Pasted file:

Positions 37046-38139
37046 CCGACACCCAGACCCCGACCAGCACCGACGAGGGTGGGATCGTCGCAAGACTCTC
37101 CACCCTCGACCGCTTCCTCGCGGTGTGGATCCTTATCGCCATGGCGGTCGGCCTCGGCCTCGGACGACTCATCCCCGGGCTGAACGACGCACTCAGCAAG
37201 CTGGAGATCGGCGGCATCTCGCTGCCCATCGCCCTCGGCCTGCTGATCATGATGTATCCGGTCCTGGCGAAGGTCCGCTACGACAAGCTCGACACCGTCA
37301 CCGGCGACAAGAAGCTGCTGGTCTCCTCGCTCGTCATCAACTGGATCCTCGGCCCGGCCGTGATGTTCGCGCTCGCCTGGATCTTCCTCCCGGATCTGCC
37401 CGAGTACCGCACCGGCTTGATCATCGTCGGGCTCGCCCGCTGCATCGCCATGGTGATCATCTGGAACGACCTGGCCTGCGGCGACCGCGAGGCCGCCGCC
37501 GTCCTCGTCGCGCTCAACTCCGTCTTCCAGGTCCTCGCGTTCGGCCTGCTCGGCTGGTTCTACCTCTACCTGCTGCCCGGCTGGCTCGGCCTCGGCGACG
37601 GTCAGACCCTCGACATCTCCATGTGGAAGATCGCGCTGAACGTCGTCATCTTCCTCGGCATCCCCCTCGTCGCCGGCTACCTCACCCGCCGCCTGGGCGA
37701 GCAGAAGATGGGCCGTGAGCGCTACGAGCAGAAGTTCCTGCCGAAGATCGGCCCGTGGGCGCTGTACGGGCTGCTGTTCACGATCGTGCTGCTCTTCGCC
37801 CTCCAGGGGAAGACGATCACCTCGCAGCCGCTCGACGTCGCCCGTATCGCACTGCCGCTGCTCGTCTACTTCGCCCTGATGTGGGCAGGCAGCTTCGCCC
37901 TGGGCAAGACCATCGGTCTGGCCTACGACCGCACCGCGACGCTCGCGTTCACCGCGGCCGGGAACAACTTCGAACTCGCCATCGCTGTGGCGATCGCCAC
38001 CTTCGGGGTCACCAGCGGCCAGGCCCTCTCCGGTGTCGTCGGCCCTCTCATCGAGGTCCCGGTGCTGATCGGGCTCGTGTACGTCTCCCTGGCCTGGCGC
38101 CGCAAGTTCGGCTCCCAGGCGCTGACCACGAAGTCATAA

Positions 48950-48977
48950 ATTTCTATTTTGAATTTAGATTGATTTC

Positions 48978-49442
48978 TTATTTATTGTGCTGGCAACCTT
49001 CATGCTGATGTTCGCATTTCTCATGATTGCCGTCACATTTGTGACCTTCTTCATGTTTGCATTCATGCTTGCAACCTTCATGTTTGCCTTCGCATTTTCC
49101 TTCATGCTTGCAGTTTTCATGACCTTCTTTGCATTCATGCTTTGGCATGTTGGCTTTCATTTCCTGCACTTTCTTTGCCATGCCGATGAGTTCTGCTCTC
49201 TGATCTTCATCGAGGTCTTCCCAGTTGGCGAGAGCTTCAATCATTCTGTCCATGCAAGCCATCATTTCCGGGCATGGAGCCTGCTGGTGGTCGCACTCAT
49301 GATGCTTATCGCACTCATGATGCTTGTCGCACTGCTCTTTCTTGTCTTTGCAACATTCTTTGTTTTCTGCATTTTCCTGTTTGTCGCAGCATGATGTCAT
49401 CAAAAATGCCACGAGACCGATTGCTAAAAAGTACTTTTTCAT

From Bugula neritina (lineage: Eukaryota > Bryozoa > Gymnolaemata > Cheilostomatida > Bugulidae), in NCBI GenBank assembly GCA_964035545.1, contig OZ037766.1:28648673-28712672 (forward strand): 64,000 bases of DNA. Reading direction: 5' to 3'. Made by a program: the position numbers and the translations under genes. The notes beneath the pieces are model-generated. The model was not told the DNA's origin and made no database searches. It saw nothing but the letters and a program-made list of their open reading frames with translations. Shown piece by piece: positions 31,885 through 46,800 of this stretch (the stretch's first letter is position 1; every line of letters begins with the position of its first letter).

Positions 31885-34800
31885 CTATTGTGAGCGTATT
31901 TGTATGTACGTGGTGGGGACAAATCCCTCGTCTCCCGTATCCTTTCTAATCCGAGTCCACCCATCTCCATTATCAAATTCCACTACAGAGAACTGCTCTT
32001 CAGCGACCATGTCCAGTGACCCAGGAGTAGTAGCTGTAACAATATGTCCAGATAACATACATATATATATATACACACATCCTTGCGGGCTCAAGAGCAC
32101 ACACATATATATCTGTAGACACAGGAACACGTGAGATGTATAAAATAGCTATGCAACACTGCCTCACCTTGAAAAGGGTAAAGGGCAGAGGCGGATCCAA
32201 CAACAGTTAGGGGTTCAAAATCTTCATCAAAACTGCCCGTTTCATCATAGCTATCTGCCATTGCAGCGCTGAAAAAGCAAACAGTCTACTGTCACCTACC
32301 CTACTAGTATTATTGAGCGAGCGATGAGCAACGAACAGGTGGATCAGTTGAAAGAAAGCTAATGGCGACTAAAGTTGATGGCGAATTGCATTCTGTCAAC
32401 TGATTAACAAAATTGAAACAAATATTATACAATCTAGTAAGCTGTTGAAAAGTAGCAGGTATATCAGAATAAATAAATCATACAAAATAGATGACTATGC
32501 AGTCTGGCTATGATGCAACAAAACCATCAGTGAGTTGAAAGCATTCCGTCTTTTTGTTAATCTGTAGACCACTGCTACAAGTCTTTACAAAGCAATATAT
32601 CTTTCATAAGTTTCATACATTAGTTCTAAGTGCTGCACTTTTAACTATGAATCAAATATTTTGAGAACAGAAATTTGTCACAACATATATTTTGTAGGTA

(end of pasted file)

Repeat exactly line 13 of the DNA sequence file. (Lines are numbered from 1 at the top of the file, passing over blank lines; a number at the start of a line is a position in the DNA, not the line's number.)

38101 CGCAAGTTCGGCTCCCAGGCGCTGACCACGAAGTCATAA